A few large facilities make plastic, dispersed through converters and suppliers, which ultimately ends up in the hands of consumers. Tens of production sites feed hundreds of converters supplying thousands of stores shopped by millions of consumers. Virtually everyone in a modern society touches plastic almost every minute of every day. We now recognize that our use patterns create environmental plastic in designed use, like rolling tires over roadways or washing clothes, and in unintended use, like escape of plastic trash from the waste system. Providing solutions is an area of increasing research focus.
Polyethylene and polypropylene are the two largest volume plastics, both commonly used in single-use packaging. By volume, the next largest resin used in packaging is polyethylene terephthalate, PET, used in beverage bottles and clear containers. Polyethylene is used as high-density resin for rigid applications like milk and detergent bottles, and also as flexible film. Bags and films are high, low or linear-low density polyethylene. Studies continue to show that the overall environmental impact of plastic bags is far less than the alternatives. Disposed of properly and kept out of the environment, plastic is the best choice for many applications. Compelling properties drive plastic use. It is flexible, robust, long-lasting and inexpensive. Concerns about environmental plastic led to bans on bags, straws and increased scrutiny of all single-use plastic items. One count now has 349 U.S. cities, counties and states with regulation either banning or taxing plastic bags alone. The plastics industry is responding, as we always do, with technology. The industry is going several different directions and trying a variety of different solutions to reduce the impact of plastic on the planet. Industry efforts to reduce the impact fall into three broad categories: use less, recycle more and reduce the impact of what escapes to the environment.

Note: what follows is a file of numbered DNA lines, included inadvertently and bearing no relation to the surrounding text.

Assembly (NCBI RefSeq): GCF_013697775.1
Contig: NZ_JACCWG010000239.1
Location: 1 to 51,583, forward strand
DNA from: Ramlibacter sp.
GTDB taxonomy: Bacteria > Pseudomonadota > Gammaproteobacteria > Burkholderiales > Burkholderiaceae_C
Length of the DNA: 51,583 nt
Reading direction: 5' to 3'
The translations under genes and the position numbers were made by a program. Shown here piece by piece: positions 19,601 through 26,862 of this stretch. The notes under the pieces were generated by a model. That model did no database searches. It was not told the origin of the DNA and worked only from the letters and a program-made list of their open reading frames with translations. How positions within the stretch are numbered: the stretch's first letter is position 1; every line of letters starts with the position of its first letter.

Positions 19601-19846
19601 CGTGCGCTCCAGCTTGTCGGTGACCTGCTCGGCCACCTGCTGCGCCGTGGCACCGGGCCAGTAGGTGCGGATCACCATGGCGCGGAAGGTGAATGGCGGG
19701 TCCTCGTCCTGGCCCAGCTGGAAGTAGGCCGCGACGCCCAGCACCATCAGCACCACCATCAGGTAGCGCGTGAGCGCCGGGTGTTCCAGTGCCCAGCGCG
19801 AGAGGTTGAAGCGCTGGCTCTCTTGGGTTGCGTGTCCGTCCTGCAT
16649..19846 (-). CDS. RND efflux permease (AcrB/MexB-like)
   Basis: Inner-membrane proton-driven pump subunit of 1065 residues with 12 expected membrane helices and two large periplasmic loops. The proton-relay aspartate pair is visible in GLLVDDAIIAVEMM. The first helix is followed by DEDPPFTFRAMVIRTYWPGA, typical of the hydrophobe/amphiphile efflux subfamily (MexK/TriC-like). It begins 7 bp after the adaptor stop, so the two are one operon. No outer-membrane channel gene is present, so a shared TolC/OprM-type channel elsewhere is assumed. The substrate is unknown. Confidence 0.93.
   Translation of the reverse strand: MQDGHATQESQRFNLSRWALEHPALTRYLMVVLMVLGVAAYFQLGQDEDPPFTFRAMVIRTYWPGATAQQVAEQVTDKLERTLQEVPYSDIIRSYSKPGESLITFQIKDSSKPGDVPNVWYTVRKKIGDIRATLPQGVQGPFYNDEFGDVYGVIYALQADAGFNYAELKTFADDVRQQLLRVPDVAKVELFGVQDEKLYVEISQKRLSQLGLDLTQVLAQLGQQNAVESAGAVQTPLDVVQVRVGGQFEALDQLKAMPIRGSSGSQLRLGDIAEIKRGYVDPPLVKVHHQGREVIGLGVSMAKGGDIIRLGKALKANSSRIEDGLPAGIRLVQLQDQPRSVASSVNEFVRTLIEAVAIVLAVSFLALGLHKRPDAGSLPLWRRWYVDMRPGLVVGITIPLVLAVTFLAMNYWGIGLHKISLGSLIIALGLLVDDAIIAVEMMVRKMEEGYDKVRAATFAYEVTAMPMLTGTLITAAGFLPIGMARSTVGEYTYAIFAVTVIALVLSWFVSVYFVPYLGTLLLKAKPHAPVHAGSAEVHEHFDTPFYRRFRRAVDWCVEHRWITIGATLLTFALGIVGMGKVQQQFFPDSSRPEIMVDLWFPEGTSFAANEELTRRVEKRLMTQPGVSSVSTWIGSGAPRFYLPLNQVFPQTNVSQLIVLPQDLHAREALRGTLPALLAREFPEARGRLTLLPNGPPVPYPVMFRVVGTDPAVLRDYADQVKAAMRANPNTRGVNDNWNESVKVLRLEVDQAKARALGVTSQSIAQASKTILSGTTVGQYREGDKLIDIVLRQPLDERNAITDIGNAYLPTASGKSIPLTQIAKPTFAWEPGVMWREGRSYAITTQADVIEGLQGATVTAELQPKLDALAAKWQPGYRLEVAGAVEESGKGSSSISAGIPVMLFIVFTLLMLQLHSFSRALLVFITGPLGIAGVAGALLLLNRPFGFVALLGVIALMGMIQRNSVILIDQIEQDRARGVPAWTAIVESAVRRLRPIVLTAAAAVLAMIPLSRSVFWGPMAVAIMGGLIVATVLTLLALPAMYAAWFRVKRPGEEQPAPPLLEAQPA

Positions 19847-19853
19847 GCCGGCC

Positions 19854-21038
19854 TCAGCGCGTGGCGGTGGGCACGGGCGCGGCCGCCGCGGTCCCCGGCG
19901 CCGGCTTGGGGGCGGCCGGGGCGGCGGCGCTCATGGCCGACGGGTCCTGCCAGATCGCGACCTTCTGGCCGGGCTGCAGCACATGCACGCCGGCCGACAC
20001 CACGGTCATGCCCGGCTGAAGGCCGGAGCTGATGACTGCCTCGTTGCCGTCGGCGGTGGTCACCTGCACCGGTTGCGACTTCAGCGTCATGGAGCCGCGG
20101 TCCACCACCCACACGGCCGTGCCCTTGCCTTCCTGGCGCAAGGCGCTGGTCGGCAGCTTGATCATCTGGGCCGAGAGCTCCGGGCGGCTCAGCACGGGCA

Use less plastic
Catalyst scientists, materials scientists and packaging designers continue to push boundaries, improving the performance to allow more to be done with less. Today’s resins are much stronger than previous generation materials, letting a thinner film do the same job that would have required a thicker film in the past. In many applications, resin use is cut substantially. Water bottles are one place where the reduction in resin used is obvious. Today’s bottles are substantially thinner, requiring far less resin, more than 50 percent less than previous generations.